I call "shennanigans"! That's obviously a Power Droid and not a Death Star Droid in the Chewie, Threepio, and Artoo pack.Sears need to pay more attention to their catalogue copy. It's that sort of shoddy production that led to their reduction of prominence in the marketplace.
Blue Snaggletooth, baby! Plus, it came in a clear plastic bag, so no nonsense about losing value after taking it out of the box.
If you've got $75 to blow, you can pick up the Buck Rogers Space Fortress on ebay: http://cgi.ebay.com/1970s-Star-Fortress-Play-Set-/190335259183?pt=LH_DefaultDomain_0&hash=item2c50dd922fWhy again don't they make toys this cool anymore?
One of the joys of my childhood that my kid won't really get to experience - the arrival of the Christmas catalogs. My and my sister laying on the living room floor, going page by page through the toy section, circling what we wanted, knowing we might get one or two of those things, but not knowing which ones. It was a different world.
@Jay: What amazes me is how expensive these toys seemed when I was a kid. $11.44 for an X-wing? Outrageous.@Matt: Very happy memories.Side note: I like how the kid with the Falcon set up his figures: looks like our heroes made ol' Ben go outside to deal with the Man while they stayed inside to watch 3PO and Chewie finish their chess game.
Only three micronaut toys??!The fully poseable Micronauts were far superior to the stiff Star Wars 'action figures'. Besides, the Micronauts Battle Cruiser was remote controlled and shot things. It was a million toys in one! Much better than the plastic shell of the Falcon.~Nuff Said!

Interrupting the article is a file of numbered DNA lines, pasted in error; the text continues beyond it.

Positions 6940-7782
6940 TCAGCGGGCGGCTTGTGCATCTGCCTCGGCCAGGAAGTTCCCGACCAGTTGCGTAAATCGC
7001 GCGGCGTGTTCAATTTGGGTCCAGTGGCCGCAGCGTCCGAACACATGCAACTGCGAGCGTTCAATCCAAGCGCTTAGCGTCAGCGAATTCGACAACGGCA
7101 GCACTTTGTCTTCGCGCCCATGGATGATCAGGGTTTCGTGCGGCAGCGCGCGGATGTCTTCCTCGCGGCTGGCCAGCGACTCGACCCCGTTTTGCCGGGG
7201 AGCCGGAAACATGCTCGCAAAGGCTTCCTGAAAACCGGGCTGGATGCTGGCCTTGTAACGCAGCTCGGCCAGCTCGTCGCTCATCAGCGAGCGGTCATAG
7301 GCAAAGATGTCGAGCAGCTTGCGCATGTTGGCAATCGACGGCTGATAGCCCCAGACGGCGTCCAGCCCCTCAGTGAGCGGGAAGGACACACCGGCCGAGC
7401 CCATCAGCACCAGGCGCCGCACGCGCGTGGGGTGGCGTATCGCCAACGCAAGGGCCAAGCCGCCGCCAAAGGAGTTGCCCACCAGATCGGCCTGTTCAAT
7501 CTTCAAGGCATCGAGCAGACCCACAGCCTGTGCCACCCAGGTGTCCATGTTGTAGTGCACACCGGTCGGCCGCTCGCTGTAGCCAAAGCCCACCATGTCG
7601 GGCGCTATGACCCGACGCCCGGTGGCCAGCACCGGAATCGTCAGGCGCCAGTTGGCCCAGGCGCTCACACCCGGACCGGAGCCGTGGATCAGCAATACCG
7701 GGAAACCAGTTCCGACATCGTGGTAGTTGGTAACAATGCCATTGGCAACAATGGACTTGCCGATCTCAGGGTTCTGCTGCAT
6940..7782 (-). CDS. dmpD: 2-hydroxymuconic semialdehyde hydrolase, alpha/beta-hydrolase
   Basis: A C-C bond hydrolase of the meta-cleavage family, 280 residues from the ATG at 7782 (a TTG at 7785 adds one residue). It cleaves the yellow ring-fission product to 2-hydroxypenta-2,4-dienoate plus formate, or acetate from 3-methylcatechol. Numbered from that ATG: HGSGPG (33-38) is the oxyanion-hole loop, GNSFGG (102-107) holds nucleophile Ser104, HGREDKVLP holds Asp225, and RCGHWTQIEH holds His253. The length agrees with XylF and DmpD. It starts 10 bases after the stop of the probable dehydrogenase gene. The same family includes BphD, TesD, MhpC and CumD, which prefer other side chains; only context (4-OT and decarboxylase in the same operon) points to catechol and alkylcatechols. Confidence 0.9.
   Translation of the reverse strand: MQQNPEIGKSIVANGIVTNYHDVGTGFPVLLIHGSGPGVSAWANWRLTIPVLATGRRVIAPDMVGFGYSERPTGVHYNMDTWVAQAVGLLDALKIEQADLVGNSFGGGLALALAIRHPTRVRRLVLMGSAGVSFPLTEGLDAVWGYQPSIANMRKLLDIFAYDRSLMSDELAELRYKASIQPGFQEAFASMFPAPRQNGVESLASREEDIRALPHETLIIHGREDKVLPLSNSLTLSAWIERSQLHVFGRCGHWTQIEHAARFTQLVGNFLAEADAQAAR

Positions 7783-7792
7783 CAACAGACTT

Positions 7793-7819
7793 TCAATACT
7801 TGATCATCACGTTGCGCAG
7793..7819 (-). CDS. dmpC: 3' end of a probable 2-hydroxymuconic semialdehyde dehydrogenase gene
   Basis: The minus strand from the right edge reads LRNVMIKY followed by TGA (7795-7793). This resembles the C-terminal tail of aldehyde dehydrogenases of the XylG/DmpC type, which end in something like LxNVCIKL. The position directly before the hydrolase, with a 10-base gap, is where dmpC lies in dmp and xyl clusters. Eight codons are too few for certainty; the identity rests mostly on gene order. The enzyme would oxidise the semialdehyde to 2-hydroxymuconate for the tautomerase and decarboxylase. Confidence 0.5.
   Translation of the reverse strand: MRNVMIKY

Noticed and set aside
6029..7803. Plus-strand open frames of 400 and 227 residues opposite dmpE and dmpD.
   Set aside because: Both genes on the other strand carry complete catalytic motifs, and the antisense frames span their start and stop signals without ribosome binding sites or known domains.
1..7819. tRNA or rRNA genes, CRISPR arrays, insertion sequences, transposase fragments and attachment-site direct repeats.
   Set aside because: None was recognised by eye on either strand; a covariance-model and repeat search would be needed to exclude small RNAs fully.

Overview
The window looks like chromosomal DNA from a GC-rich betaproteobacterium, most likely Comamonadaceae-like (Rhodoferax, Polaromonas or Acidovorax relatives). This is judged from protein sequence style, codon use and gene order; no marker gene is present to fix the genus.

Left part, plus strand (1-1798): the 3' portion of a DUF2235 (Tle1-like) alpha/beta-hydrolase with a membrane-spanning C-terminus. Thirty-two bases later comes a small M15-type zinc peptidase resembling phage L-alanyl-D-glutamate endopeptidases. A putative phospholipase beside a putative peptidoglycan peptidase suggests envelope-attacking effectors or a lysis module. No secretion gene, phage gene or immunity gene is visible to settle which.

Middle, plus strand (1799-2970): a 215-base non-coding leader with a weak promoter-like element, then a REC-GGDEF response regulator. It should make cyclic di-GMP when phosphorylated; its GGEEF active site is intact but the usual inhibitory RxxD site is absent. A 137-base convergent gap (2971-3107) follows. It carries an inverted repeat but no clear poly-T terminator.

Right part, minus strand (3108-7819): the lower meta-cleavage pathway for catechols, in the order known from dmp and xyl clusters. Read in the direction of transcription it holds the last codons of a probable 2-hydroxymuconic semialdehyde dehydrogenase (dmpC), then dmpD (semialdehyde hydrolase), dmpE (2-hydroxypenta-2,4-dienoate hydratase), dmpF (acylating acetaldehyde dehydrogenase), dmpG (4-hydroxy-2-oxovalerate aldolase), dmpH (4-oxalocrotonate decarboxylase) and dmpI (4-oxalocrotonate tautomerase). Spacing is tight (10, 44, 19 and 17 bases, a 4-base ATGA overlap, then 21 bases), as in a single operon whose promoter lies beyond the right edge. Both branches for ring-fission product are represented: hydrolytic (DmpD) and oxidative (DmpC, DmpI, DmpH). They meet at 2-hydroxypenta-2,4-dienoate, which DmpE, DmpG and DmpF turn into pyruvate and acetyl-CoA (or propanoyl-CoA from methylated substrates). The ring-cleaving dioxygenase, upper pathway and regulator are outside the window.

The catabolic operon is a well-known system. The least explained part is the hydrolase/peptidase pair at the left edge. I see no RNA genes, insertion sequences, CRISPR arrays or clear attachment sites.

Oh, see for yourself:http://www.youtube.com/watch?v=ITMYl_oygRU
Somewhere in spacetime my seven year old self is looking at those pages and dreaming of Christmas.I posted this other bit of Sears catalog nostalgia on my blog back in 2009:http://castledragonscar.blogspot.com/2009/03/enter-magical-world-of-adventure-gaming.html
Ah, to be a 5 year old again! I used to spend hours paging through my mom's Sears catalog picking out the toys I eventually wanted for Christmas and/or my birthday. Those were the days.
Me loves the Wish Book.
Oh yeah! I had the cantina playset, which was a Sears exclusive, and for awhile was the only way you could get Hammerhead, Snaggletooth, and pals (and before they got names, backstories, novel tie-ins, etc.)
Micronauts ruled above all else.
I got that cantina for Christmas... still have it, and the blue Snaggletooth. I wonder how many hours I've spent looking at those catalogs, making mental wish lists.
I got the cantina group from Sears as well. As I sit here, I'm looking up at the green Stormtrooper lizard on my shelf... Micronauts DO rule... I think I have a bag of the mutant ones somewhere in my garage... :) Thanks for the post!
Man. It was a stroke of sheer brilliance on Sears' part to include not just one, but MULTIPLE Stormtrooper figures in their catalog scenes. Up until then, for some reason the notion of owning more never occured to me. "But surely Mom and Dad, you must now invest in an army of Stormies to truly complete the Star Wars playtime experience! For a lone white shark-faced soldier hardly comprises an Empire, after all!"*crickets, chirping*The sad thing is, they caved to this reasoning (read 'incessant whining 24-7'). Pretty sure I later persuaded them of the multi-cultural necessity of owning both the Asian and black Bespin Guards, too. Gods, what a @#$%ing brat.
ZOMG!!!! Micronauts FTW!I loved my Micronauts. They combined the best of Lego and spaceships!I never kept them assembled, I just tossed all the bits into a big box and then built whatever I wanted out of them.You know, kind of like what I do with RPGs today. :) Some behavior patterns never change. (And, of course, now I'm getting into fantasy modeling w/Hirst Arts molds, and so, it's the same thing. My hobbies have barely changed in 40 years.)
Page 616, please! (I sorely miss Micronauts.)